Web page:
KMD: I totally agree that there are some parallels between my work and John’s. But I would say that our aesthetic preoccupations are often quite different, and if you ask me, that’s what makes the collaboration work. Looking back at Ghost / Landscape, I’m really pleased with the tension between the two voices that inhabit the manuscript, how they are each more compelling when placed in dialogue with one another.

 

You didn’t meet each other in person until the book was already published.  In what ways does this sense of mystery manifest in the writing?

KMD: When we first starting writing the poems, I imagined John as the kind of guy who would rob a bank.   And then when I met him in person, he was smart, funny, unpredictable, everything I could ask for in a collaborator. He just wasn’t the kind of guy who would rob a bank, that’s all.

JG: Mystery! I guess there was mystery, but to be honest with you, I didn’t think much about it until later, when people started asking me questions about Kristina, and I realized I had no idea anything about her other than her work. I enjoy a certain amount of distance from biographies, preferring, in most cases, just to know people by their art. I hate it when I follow someone’s work and then they turn out to be a difficult person, but then I met Kristina, and it was delightful.

 

From where would you say your poetry arises?

JG: My computer! And a constant sense of dread.

KMD: All of my poems are responses to something, whether it’s an experience or another work of art. That’s why I love collaboration so much. It places me in the midst of a conversation, without me having to eavesdrop.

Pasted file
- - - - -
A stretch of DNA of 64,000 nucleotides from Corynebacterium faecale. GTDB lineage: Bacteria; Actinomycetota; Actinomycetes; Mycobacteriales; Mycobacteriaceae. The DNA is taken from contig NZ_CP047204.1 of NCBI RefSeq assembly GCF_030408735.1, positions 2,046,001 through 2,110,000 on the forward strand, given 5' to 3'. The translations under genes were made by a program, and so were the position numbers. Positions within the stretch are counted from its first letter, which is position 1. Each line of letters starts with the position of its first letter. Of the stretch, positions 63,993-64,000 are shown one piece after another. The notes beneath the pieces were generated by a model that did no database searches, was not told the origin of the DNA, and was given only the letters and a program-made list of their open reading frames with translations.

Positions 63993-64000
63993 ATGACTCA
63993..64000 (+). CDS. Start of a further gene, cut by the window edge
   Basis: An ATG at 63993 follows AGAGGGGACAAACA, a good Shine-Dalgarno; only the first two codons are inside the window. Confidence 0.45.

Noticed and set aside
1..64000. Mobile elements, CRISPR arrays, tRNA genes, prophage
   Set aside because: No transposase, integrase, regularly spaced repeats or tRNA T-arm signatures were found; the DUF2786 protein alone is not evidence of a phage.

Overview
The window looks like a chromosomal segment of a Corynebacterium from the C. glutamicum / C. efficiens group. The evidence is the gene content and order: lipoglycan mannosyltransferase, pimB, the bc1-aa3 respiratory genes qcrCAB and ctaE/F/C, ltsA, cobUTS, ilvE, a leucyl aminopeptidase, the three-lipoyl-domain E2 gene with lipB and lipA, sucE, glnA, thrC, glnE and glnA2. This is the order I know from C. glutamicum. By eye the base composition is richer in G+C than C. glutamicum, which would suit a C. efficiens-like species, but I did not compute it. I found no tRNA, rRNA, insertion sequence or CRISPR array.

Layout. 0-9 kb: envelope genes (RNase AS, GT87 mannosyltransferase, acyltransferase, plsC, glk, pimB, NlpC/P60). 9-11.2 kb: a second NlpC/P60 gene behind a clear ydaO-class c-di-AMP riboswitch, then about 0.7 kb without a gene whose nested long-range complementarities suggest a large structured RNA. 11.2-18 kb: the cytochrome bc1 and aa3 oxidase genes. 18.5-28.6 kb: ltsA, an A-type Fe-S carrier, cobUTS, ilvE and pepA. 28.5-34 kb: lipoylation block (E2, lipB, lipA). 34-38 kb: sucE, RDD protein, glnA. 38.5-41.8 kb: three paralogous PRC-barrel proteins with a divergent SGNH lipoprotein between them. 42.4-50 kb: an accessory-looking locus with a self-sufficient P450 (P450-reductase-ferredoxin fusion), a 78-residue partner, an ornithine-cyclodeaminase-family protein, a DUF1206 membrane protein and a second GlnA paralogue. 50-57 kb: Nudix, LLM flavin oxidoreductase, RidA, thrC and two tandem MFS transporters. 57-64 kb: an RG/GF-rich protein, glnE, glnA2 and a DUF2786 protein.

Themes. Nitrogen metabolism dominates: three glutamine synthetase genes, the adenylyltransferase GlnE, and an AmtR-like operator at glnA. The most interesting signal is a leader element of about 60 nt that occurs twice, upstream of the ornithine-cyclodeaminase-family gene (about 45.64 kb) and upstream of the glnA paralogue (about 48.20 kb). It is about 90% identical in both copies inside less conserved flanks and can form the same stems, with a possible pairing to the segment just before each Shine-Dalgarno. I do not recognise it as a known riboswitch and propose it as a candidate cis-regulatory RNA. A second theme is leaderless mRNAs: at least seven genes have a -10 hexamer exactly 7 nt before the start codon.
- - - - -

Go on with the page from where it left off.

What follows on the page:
What other art do you think your poetry is most like, or else, what other art do you think most informs your poetry?

KMD: I always think of poems in terms of architecture, so in that respect, my writing is most like a little baroque church. I say this because most of my poetry is heavily ornamented, whether it’s with ornate imagery or (arguably unnecessary) rhetorical flourishes.

JG: Nice. And I think of my poems in something more like the realm of bebop, mostly for its theme and improvisation aspects. I love going with half an idea, and then seeing what happens. Part of what I find fun in writing is to see how far I can extend away from the theme, however I define that, and then, hopefully, somehow bringing things back, or partway back.

 

Do you have a conception of audience for your poetry, or for poetry in general?

JG: Audience is fundamental to the poem after it’s written, but before it’s written, audience can be a real problem. If I think too much about audience before I’ve written something, I start having other thoughts, like purpose, and what the audience might want from a poem. These are great questions, but I’d rather think about them after the poem’s written than before. Otherwise, I get all itchy.

KMD:  I totally agree! It’s very difficult to think about readerly expectations when one’s work is still in process. While some poets are so deliberate and intentional about this, I’m much more of an intuitive writer. For me, part of the fun of writing is looking at a finished poem, and seeing something you didn’t realize you had placed there. This element of surprise was part of what made the collaboration so enjoyable, too. When we were writing poems back and forth, John would pick up on a motif or an image that was buried within one of my poems, something that I didn’t even realize was there, and before long, I’d start to see my own contributions to the text in an entirely new way.